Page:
On May 28, 2008, the New Jersey Supreme Court made an important ruling that helps to clarify when a supervisor or manager can be held legally responsible for his or her participation in discrimination and harassment under the New Jersey Law Against Discrimination, N.J.S.A. § 10:5-1, et seq. (“LAD”). The LAD makes it illegal for a company to discriminate against or harass its employees on the basis of their race, creed, color, national origin, nationality, ancestry, age, sex, pregnancy, familial status, marital status, domestic partnership status, sexual orientation, military service, or mental or physical disability.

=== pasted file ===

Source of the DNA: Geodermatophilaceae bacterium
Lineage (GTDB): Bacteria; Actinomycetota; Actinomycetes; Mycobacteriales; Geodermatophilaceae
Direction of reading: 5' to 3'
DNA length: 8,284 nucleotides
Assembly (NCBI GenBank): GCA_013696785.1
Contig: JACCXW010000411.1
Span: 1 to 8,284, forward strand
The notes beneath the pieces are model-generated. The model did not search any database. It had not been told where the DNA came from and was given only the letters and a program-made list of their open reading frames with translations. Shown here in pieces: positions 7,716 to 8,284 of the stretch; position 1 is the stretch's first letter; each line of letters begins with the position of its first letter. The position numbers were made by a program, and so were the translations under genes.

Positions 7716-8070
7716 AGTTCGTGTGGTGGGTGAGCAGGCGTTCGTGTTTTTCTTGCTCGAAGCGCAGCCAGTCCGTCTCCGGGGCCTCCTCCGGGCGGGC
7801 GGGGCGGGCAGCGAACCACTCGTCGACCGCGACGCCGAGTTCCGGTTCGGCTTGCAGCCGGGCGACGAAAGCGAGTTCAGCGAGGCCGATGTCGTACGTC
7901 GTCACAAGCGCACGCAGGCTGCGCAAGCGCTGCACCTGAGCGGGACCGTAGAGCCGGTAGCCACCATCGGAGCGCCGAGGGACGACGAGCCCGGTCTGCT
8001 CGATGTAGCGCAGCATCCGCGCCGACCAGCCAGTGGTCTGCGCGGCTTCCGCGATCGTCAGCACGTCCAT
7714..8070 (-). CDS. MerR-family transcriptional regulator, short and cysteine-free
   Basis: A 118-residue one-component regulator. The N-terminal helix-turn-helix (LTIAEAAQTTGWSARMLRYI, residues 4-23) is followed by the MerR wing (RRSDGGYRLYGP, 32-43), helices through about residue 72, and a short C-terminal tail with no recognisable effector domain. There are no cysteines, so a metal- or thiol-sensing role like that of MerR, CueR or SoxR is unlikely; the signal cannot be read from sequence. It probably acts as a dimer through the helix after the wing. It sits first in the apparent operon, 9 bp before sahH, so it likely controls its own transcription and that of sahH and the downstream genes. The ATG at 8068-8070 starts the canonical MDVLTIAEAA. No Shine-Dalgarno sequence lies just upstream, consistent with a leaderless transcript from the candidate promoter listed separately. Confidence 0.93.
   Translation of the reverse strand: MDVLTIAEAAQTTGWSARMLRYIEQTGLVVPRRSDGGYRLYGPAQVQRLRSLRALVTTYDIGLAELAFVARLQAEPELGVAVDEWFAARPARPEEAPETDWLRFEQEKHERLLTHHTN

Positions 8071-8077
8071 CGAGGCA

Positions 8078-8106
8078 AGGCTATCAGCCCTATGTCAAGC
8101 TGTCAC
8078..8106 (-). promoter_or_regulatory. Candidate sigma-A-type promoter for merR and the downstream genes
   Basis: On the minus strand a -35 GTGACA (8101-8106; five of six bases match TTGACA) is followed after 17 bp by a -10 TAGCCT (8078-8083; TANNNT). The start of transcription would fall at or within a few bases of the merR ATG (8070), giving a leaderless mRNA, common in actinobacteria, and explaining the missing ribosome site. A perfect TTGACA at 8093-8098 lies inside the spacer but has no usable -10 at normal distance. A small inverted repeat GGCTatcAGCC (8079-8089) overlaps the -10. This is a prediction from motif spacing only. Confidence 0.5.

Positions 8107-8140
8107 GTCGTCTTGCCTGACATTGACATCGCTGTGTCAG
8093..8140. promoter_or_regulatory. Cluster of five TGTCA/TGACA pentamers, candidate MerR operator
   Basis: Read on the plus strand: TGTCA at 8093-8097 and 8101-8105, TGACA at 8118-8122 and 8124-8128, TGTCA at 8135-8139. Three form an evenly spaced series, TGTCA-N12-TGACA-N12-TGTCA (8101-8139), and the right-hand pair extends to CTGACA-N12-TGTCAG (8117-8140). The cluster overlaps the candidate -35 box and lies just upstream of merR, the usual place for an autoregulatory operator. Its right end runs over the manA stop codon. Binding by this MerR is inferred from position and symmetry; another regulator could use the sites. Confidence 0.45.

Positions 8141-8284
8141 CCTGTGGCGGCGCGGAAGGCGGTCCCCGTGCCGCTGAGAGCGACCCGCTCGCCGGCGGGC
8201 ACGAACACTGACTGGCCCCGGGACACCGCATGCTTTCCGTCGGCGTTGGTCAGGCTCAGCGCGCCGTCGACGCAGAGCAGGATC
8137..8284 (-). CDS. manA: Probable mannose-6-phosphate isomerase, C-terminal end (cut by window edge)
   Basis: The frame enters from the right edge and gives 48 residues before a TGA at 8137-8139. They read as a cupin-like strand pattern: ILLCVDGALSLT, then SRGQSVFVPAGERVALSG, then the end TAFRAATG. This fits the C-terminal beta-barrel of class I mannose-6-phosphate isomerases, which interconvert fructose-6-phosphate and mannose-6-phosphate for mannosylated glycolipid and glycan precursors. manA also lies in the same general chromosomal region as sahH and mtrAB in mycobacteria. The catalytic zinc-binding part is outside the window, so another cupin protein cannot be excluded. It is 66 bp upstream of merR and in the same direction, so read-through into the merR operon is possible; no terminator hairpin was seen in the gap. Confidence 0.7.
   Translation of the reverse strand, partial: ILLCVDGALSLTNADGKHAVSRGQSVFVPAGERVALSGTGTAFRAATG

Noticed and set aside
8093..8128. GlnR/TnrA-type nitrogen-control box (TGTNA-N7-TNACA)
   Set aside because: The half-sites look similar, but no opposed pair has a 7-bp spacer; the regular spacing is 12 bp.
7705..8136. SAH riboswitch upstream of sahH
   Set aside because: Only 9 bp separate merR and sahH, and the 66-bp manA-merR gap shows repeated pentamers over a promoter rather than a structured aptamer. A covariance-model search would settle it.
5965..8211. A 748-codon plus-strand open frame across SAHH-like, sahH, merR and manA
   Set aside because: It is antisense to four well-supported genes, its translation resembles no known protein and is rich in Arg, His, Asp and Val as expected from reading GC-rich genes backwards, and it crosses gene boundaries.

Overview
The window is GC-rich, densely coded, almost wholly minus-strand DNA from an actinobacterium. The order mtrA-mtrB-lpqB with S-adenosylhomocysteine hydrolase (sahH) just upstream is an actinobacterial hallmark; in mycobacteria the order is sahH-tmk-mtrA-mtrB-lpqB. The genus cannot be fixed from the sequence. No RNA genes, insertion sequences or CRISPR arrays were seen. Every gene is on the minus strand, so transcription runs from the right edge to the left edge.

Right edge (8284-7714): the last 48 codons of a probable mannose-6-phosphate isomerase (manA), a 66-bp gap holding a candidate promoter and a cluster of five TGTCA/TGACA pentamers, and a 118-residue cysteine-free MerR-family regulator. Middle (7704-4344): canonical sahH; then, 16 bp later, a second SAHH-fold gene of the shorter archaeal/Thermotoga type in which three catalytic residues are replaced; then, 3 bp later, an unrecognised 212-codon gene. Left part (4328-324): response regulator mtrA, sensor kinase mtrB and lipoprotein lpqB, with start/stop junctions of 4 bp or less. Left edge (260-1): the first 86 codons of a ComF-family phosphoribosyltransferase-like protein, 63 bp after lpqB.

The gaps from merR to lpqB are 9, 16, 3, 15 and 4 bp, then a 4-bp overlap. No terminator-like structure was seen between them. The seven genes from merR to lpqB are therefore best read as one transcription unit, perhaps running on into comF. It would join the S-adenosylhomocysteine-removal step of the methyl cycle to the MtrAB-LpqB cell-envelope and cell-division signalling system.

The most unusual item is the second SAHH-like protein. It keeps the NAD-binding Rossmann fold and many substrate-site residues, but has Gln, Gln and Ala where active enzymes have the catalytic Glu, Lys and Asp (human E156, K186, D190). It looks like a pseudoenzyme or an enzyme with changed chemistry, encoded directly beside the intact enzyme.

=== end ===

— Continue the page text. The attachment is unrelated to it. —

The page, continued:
The case, Cicchetti v. Morris County Sheriff’s Office, first recognizes that although the LAD makes it illegal for a company to discriminate against its employees, it does not make it illegal for an individual, such as a supervisor or manager, to discriminate. However, the case further recognizes that the LAD does make it unlawful for an individual to “aid, abet, incite, compel or coerce the doing of any of the acts forbidden” by the LAD. N.J.S.A. § 10:5-12(e). The Supreme Court then ruled that an employee who brings a claim of discrimination or harassment against a supervisor must prove that the supervisor engaged in “active and purposeful conduct” before he or she can be held liable for aiding and abetting discrimination or harassment. Thus, the Supreme Court clarified that it is possible to sue a supervisor who participated in discrimination or harassment, but the employee must prove that the individual was actively and intentionally involved in the discrimination to prevail on that claim.